Election note 1: English in Colorado: VDARE.COM is glacially impartial, not to say indifferent, about the elections. Occasionally, however, we see something that leaves us breathless with admiration. As usual, Ron Unz's anti-bilingual education initiative carried overwhelmingly in Massachusetts. But he suffered his first defeat in Colorado because of a last-minute infusion of $3 million to the bilingual side. This produced a huge No ad campaign that, in an astounding feat of political ju-jitsu, turned bilingual education from an anti-American idea into - an anti-immigration idea!!! Coloradoans were told that teaching Hispanic children English was going to cause "chaos in the classroom," as Mexican-American children were integrated with English-speaking children.
You have to hand it to them. They really are the Evil Party.
Voters given this unusual chance to vote against immigration did so - not realizing that they were voting against assimilation.
Of course, local initiatives cannot keep immigrants out of Colorado (a neglected federal responsibility) or even out of taxpayer-funded schools, (an alleged civil right). But the voters apparently felt that this was the only thing they could do.
Except for re-electing
Tancredo in a
The NYT, always in favor of moderation where Republicans are concerned, has a story (November 6) on what passes for the Republican Party in the Northeast:
"Like mainstream Republicans, they oppose most new taxes, but they are not nearly as hostile to government programs. Like most Democrats, they favor immigration, abortion rights and environmental regulation, but also want to shrink the welfare state."
So that's what "moderate" means!
Michelle Malkin Interview: John Hawkins at the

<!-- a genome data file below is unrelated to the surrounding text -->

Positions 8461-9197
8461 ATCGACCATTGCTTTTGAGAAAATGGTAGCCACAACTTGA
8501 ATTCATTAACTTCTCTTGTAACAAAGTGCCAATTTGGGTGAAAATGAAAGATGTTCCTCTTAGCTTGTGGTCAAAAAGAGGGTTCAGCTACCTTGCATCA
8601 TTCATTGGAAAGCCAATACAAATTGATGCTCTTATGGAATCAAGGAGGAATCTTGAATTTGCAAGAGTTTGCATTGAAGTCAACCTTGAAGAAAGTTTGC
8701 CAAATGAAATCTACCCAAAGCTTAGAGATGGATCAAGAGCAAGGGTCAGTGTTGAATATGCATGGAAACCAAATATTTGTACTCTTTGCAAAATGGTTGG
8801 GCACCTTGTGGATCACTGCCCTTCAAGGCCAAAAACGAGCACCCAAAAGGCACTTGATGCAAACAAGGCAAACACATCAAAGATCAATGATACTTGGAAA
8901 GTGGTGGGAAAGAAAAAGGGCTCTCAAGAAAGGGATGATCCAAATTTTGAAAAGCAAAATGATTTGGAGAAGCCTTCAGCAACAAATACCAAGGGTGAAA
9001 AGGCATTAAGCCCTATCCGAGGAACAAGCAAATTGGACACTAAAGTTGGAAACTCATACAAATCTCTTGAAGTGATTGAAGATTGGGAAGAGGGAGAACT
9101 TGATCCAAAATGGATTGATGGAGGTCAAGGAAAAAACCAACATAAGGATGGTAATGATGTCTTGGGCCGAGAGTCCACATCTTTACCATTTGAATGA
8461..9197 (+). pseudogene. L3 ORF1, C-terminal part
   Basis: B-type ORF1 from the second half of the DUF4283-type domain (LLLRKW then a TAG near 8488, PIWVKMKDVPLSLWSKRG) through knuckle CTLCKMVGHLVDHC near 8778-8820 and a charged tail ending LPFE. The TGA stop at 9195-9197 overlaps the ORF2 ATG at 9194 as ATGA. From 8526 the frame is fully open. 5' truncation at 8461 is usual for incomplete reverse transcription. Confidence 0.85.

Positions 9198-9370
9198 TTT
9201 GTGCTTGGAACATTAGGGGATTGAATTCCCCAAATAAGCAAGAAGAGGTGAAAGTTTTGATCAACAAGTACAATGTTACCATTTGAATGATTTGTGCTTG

solid RightWingNews.com recently interviewed
Michelle Malkin on illegals, enforcement, ["Every
measly "No Entry" sign should immediately be replaced
with an armed National Guardsman—at least until 100,000
new Border Patrol and interior enforcement agents are
trained and ready to be deployed."] and what
websites she would recommend. We're flattered that
VDARE.COM made that very short list. Read the
Canadian Terrorism: The Washington Post reports (October 30) that the Canadian Government has warned Syrian-Canadians, Iranian-Canadians, Iraqi-Canadians, Libyan-Canadians and Sudanese-Canadians that their travel to the US may be delayed owing to the fact they come from terrorist countries.
The Post says that the Canadian Government
"suggests citizens born in Iraq, Syria and other countries targeted by U.S. anti-terrorism policies consider avoiding travel to the United States."
This is putting it backwards, as usual. It would be more accurate to say "other countries that have targeted the US with terrorism policies."
Canada, which has lax immigration and easy citizenship requirements, has seen several of its Muslim citizens arrested for terrorist activities. Ottawa's protest seems to be linked to the superstition that people become magically changed by taking the oath of citizenship, and all traces of former loyalty vanish, and anyone who thinks that they don't is insane.
Which suggests a solution to the Iraq crisis: pass a special bill granting Saddam Hussein U.S. citizenship.
That would make him behave!
Small Raid Down Under; Not Many arrested: The Australian Broadcasting Corporation reports (November 6) the arrest and detention of four people on a Queensland farm. Immigration dept swoops on Queensland farm
A similar story in the US has 135 arrested. But 110 were released on their own recognizance.
The Australians released none (0).
It's not just that the
ocean surrounding Australia is deeper than the Rio
Grande. It's that
Australians are fighting back.
Sincerity no justification: Last week Glenn Reynolds of Instapundit wrote:
JOHN COLE WONDERS what the Hell those Haitians were thinking by trying to immigrate to the United States.
Me, I figure anyone willing to make that trip because they want to become Americans ought to be allowed to stay.
This idea comes up a lot, and it's pitifully easy to refute. If someone is willing to risk his life and break the law to get something, shouldn't we give it to him?
Er, no. We shouldn't. If someone wants something that's not his so badly that he's willing to just take it, we should, in fact fight back.
That applies to the contents of your wallet, the
money in a bank vault, and a woman's virtue. There's no
reason why it shouldn't apply to citizenship.
November 06, 2002